Indian Secularism: A Social and Intellectual History, 1890-1950

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Indiana University Press, 2008 - History - 302 pages
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Many of the central issues in modern Indian politics have long been understood in terms of an opposition between ideologies of secularism and communalism. Observers have argued that recent Hindu nationalism is the symptom of a crisis of Indian secularism and have blamed this on a resurgence of religion or communalism. Shabnum Tejani unpacks prevailing assumptions about the meaning of secularism in contemporary politics, focusing on India but with many points of comparison elsewhere in the world. She questions the simple dichotomy between secularism and communalism that has been used in scholarly study and political discourse. Tracing the social, political, and intellectual genealogies of the concepts of secularism and communalism from the late nineteenth century until the ratification of the Indian constitution in 1950, she shows how secularism came to be bound up with ideas about nationalism and national identity.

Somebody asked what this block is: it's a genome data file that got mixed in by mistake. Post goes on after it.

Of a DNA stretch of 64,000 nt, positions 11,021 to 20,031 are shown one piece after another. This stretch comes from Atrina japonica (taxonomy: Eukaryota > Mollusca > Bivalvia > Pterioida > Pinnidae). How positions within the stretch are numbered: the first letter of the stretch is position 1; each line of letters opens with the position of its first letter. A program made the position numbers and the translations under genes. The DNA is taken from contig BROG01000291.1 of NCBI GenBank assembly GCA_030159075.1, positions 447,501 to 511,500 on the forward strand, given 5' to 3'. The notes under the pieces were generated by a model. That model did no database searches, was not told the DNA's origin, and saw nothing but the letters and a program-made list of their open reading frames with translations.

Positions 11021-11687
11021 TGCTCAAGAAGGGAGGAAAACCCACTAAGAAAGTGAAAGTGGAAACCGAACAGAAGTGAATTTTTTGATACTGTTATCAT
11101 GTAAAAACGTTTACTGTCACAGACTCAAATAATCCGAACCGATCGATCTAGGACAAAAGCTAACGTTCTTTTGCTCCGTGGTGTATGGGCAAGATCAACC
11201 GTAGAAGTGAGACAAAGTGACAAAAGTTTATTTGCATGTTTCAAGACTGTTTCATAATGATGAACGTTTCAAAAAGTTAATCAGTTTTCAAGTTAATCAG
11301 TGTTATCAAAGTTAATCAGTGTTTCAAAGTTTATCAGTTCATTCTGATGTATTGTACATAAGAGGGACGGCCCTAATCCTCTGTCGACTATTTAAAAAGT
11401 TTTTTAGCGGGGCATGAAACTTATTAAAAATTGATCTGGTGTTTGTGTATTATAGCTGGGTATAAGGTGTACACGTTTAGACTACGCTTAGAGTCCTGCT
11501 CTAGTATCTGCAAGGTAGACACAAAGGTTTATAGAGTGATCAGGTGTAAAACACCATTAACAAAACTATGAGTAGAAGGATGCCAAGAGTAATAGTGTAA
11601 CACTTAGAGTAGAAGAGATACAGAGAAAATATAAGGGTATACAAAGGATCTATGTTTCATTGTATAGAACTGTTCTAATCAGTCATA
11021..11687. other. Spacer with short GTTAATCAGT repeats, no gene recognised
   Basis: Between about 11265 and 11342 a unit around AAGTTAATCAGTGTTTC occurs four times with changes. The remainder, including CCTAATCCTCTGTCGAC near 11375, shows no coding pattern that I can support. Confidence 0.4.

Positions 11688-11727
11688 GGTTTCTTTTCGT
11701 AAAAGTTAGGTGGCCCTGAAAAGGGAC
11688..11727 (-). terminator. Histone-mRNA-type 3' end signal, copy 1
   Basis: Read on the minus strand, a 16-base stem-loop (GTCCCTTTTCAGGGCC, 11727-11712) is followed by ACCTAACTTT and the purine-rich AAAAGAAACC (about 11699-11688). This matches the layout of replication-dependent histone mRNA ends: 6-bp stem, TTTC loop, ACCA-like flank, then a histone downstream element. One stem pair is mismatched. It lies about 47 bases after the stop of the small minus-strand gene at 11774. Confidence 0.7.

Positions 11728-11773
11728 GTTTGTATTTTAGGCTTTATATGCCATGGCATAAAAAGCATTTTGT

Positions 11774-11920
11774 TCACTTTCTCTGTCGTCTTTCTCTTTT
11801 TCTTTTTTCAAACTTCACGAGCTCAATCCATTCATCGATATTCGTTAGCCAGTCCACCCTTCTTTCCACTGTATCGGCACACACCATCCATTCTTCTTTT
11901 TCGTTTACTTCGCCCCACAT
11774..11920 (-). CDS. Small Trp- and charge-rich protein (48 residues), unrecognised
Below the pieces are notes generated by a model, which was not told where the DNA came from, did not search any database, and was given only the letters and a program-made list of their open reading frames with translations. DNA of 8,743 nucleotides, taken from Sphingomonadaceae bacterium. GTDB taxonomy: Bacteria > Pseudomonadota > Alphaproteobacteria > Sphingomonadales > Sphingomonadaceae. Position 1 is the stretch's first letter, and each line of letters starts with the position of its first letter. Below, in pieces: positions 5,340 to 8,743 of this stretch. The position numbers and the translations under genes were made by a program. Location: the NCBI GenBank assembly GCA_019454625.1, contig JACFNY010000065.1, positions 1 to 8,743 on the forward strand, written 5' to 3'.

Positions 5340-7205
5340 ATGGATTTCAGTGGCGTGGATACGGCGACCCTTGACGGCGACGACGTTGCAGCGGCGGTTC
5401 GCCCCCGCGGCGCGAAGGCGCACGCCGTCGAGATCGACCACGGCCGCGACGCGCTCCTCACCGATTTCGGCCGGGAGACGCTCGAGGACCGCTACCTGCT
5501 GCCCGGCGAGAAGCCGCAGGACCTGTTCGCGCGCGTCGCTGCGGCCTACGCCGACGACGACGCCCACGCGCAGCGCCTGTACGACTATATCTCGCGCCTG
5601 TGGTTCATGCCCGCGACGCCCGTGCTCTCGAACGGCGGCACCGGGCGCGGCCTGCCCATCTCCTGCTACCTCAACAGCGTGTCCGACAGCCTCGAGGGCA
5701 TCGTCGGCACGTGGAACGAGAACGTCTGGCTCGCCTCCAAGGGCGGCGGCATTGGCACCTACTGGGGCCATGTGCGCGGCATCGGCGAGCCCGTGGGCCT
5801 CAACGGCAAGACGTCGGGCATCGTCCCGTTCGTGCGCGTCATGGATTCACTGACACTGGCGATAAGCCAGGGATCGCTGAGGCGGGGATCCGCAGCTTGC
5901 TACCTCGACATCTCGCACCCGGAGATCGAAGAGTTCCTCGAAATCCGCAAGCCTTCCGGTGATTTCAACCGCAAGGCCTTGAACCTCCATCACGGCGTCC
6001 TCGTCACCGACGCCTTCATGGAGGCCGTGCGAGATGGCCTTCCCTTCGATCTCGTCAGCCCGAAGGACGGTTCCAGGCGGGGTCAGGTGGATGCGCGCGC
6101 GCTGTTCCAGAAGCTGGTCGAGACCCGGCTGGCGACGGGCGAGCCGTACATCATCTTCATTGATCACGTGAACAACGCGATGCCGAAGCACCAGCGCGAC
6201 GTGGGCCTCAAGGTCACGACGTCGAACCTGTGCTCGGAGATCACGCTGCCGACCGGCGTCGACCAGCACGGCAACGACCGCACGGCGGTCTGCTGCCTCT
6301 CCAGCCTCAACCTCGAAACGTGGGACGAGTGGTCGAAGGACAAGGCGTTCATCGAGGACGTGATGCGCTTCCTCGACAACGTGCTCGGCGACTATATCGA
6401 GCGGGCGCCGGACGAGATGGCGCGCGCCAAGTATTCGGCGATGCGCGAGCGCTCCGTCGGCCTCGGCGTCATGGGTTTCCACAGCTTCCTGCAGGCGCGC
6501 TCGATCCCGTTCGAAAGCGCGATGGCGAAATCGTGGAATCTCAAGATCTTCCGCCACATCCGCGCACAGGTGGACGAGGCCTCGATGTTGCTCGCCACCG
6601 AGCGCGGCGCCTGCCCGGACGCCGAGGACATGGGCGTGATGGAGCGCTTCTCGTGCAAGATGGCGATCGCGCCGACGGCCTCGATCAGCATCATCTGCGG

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Contents

Introduction
1
Nationalism
25
1 A Hindu Community in Maharashtra? Cow Protection Ganpati Festivals and Music before Mosques 18931894
27
Swadeshi and the New Patriotism in Maharashtra 19051910
76
Communalism
111
Muslims and the Debates around Constitutional Reform 19061909
113
The Khilafat Movement and the Separation of Sind 19191932
144
Secularism
197
Gandhi Ambedkar and the Depressed Classes Question 1932
199
Defining the Secular Citizen 19461950
234
Bibliography
266
Index
297
Back cover
303
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About the author (2008)

Shabnum Tejani is Lecturer in Modern South Asian History, School of Oriental and African Studies, University of London.

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